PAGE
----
Methods: We conducted a retrospective analysis of interfacility transfers from emergency departments (ED) to a single percutaneous coronary intervention center between 2011–2014. We included emergency department (ED) patients transferred to the percutaneous coronary intervention center and excluded scene transfers and those given fibrinolytics. We calculated descriptive statistics and used multivariable linear regression to model the association of variables with ED time intervals (arrival to electrocardiogram [ECG], ECG-to-EMS activation, and ECG-to-STEMI alert) adjusting for patient age, gender, mode of arrival, weekday hour presentation, facility transfers in the past year, and transferring facility distance.

Results: We identified 159 patients who met inclusion criteria. Subjects were a mean of 59 years old (standard deviation 13), 22% female, and 93% White; 59% arrived by private vehicle, and 24% presented after weekday hours. EDs transferred a median of 9 STEMIs (interquartile range [IQR] 3, 15) in the past year and a median of 65 miles (IQR 35, 90) from the percutaneous coronary intervention center. Median ED length of stay was 65 minutes (IQR 51, 85). Among component intervals, arrival to ECG was 6%, ECG-to-EMS activation 32%, and ECG-to-STEMI alert was 49% of overall ED length of stay. Only 18% of transfers had EMS activation earlier than STEMI alert. ECG-to-EMS activation was shorter in EDs achieving length of stay ≤60 minutes compared to those >60 minutes (12 vs 31 minutes, P<0.001). Multivariable modeling showed that after-hours presentation was associated with longer ECG-to-EMS activation (adjusted relative risk [RR] 1.05, P<0.001). Female gender (adjusted RR 0.81, P<0.001), prior facility transfers (adjusted RR 0.84, P<0.001), and initial ambulance presentation (adjusted RR 0.93, P = 0.02) were associated with shorter ECG-to-EMS activation.

Conclusion: In STEMI transfers, faster EMS activation was more likely to achieve a shorter ED length of stay than a rapid, percutaneous coronary intervention center STEMI alert. Large-scale quality improvement efforts such as the American Heart Association’s Mission Lifeline that were designed to regionalize STEMI have improved the timeliness of reperfusion, but major gaps, particularly in interfacility transfers, remain. While the transferring EDs are recognized as the primary source of delay during interfacility STEMI transfers, the contributions to delays at transferring EDs remain poorly understood.

Emergency Medical Services

Suicide Among the EMS Occupation in the United States

Introduction: Suicide claimed 47,173 lives in 2017 and is the second leading cause of death for individuals 15-34 years old. In 2017, rates of suicide in the United States (US) were double the rates of homicide. Despite significant research funding toward suicide prevention, rates of suicide have increased 38% from 2009 to 2017. Recent data suggests that emergency medical services (EMS) workers are at a higher risk of suicidal ideation and suicide attempts compared to the general public. The objective of this study was to determine the proportionate mortality ratio (PMR) of suicide among firefighters and emergency medical technicians (EMT) compared to the general US working population.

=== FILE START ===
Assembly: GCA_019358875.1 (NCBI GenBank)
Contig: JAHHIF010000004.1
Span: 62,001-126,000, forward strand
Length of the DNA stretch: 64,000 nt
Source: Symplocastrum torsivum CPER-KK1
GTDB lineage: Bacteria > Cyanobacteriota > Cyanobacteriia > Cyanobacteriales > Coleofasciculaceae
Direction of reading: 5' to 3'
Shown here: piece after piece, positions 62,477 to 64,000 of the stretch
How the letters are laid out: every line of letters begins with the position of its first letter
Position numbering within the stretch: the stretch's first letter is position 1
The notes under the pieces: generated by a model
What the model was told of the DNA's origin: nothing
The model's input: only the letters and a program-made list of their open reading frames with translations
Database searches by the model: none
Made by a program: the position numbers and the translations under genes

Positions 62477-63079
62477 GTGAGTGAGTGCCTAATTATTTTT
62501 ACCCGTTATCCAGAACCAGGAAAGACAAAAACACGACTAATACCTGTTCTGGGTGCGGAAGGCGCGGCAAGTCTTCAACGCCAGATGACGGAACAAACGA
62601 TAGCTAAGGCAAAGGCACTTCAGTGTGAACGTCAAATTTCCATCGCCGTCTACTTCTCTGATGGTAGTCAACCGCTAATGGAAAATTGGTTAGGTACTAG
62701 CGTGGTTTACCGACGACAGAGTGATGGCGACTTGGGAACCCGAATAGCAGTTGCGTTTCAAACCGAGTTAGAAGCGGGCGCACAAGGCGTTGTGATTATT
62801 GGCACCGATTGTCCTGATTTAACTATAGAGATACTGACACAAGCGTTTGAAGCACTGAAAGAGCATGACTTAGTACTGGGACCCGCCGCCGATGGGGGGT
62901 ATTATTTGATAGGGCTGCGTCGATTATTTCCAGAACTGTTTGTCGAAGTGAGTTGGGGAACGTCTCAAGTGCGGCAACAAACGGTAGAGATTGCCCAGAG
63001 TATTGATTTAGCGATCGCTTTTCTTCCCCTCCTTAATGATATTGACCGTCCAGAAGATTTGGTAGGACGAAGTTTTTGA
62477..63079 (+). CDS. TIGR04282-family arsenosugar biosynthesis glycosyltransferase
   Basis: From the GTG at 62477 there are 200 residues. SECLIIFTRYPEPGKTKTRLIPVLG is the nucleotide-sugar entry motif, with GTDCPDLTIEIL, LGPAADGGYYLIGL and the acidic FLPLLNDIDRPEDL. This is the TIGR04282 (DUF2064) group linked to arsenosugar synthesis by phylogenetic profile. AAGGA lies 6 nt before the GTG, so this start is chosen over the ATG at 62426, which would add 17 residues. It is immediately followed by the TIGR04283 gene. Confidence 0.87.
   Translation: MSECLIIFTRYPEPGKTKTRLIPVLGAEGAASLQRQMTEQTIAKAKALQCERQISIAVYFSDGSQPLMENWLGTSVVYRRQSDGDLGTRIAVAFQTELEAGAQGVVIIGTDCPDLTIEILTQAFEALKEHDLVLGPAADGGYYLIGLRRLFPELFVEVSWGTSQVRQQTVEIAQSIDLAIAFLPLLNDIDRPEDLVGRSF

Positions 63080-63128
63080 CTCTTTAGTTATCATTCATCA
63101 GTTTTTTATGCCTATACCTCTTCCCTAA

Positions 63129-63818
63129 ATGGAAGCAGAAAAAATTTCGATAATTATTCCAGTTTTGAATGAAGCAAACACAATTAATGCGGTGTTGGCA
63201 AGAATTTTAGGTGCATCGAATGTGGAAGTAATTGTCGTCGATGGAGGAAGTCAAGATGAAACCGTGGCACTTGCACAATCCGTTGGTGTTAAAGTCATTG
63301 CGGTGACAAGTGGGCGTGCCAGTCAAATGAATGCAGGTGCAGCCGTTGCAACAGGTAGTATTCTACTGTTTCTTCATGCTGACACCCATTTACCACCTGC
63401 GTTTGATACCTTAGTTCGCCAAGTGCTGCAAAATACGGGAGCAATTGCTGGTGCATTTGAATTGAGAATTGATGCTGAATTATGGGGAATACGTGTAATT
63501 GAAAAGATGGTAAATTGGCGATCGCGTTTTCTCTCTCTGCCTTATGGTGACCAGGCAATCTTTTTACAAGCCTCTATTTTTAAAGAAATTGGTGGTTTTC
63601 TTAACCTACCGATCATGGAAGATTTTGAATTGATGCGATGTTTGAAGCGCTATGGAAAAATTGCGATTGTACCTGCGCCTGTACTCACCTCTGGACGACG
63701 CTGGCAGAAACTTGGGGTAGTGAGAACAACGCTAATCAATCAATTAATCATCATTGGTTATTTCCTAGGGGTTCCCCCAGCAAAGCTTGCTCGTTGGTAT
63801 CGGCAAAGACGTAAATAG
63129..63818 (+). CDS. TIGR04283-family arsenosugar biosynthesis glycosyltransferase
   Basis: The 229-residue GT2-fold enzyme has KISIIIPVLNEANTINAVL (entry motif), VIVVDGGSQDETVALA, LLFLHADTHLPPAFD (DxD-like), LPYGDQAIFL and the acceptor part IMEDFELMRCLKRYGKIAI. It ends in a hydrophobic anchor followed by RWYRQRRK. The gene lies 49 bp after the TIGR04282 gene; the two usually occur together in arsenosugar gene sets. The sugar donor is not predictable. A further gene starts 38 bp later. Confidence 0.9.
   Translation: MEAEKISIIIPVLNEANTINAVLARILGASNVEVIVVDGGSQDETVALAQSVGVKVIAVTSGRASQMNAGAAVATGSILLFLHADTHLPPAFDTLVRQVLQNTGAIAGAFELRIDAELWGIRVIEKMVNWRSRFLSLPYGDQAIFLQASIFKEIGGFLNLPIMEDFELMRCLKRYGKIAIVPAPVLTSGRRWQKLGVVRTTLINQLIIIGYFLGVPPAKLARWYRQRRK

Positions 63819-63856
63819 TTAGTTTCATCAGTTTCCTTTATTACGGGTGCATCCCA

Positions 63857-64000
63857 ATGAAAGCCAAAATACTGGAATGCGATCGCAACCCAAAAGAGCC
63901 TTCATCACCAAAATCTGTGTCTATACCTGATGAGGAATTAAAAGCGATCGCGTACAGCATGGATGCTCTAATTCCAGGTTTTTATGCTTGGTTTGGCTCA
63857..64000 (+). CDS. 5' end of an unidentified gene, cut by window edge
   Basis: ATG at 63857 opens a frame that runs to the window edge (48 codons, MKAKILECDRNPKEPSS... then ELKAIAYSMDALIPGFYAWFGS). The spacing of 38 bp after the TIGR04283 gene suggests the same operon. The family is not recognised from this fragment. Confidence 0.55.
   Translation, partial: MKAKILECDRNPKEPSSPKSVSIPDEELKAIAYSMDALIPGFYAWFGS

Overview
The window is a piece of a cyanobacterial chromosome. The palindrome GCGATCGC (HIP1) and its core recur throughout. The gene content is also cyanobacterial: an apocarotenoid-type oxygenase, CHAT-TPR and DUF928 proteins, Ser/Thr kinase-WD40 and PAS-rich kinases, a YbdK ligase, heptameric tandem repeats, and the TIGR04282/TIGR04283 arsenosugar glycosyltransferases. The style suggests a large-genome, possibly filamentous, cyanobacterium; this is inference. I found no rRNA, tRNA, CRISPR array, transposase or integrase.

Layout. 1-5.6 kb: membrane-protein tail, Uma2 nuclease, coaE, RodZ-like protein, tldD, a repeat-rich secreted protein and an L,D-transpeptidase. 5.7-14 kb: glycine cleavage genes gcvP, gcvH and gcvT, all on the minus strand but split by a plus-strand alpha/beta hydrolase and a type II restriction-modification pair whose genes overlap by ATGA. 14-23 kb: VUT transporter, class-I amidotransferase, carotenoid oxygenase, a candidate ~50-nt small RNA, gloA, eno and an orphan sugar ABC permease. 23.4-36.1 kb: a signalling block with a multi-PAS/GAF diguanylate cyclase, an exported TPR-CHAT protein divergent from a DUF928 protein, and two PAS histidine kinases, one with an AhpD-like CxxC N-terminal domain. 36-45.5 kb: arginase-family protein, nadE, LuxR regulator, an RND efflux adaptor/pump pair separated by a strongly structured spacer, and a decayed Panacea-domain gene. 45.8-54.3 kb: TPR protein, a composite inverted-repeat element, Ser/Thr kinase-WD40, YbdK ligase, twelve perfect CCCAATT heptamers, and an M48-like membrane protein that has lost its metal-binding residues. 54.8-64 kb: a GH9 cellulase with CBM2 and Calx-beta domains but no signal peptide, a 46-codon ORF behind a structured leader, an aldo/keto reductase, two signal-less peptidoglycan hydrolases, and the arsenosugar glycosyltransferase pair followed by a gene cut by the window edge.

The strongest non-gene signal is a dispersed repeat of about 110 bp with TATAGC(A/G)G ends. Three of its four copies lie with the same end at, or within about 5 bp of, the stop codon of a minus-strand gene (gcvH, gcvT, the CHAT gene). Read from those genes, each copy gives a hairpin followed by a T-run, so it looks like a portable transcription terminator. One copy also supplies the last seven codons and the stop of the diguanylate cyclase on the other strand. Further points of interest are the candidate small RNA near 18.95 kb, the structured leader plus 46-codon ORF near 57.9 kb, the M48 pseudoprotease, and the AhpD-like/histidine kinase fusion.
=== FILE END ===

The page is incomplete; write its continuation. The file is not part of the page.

Methods: We analyzed over five million adult decedent death records from the National Occupational Mortality Surveillance database for 26 states over a 10-year non-consecutive period including 1999, 2003–2004, and 2007–2013. Categorizing firefighters and EMTs by census industry and occupation code lists, we used the underlying cause of death to calculate the PMRs compared to the general US decedent population with a recorded occupation.

Results: Overall, 298 firefighter and 84 EMT suicides were identified in our study. Firefighters died in significantly greater proportion from suicide compared to the US.working population with a PMR of 172 (95% confidence interval [CI], 153-193, P<0.01). EMTs also died from suicide in greater proportion with an elevated PMR of 124 (95% CI, 99-153), but this did not reach statistical significance. Among all subgroups, firefighters ages 65-90 were found to have the highest PMR of 234 (95% CI, 186-290), P<0.01) while the highest among EMTs was in the age group 18-64 with a PMR of 126 (95% CI, 100-156, P<0.05).

Conclusion: In this multi-state study, we found that firefighters and EMTs had significantly higher proportionate mortality ratios for suicide compared to the general US working population. Firefighters ages 65-90 had a PMR more than double that of the general working population. Development of a more robust database is needed to identify EMS workers at greatest risk of suicide during their career and lifetime.

Ethical and Legal Issues

Emergency Department and Urgent Care Medical Malpractice Claims 2001–15

Introduction: This study reviews malpractice, also called medical professional liability (MPL), claims involving adult patients cared for in emergency departments (ED) and urgent care settings.